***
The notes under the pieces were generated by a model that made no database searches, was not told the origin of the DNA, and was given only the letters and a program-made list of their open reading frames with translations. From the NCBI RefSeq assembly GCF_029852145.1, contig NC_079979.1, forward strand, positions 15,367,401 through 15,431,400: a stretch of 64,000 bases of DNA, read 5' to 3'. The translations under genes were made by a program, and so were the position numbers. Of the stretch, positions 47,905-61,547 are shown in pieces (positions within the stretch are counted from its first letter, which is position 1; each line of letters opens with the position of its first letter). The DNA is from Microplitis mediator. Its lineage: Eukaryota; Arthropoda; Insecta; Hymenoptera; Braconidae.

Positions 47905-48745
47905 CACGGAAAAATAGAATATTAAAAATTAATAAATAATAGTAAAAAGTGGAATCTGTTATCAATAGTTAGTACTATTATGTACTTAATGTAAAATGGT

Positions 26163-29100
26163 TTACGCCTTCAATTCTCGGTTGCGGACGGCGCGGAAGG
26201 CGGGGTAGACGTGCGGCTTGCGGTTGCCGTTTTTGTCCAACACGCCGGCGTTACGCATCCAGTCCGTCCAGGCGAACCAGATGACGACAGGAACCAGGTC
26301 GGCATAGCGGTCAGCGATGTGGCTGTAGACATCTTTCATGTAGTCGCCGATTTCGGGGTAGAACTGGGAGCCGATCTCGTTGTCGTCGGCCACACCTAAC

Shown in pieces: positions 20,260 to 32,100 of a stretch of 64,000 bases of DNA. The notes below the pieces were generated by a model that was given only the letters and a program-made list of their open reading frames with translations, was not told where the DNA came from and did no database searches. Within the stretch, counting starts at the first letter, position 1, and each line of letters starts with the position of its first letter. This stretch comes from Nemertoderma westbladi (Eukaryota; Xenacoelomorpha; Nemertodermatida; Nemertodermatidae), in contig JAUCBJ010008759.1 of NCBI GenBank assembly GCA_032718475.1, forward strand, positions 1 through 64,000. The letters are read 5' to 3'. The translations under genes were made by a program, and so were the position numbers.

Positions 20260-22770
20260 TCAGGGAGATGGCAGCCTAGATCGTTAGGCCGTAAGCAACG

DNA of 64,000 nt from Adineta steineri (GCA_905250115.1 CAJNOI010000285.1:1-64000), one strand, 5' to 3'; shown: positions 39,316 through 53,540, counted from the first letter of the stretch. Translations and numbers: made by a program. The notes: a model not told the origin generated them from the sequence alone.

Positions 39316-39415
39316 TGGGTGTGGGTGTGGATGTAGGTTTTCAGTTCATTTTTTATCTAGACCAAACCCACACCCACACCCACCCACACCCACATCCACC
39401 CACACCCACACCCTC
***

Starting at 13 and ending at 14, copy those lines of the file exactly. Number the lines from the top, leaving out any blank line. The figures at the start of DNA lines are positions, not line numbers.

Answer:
39316 TGGGTGTGGGTGTGGATGTAGGTTTTCAGTTCATTTTTTATCTAGACCAAACCCACACCCACACCCACCCACACCCACATCCACC
39401 CACACCCACACCCTC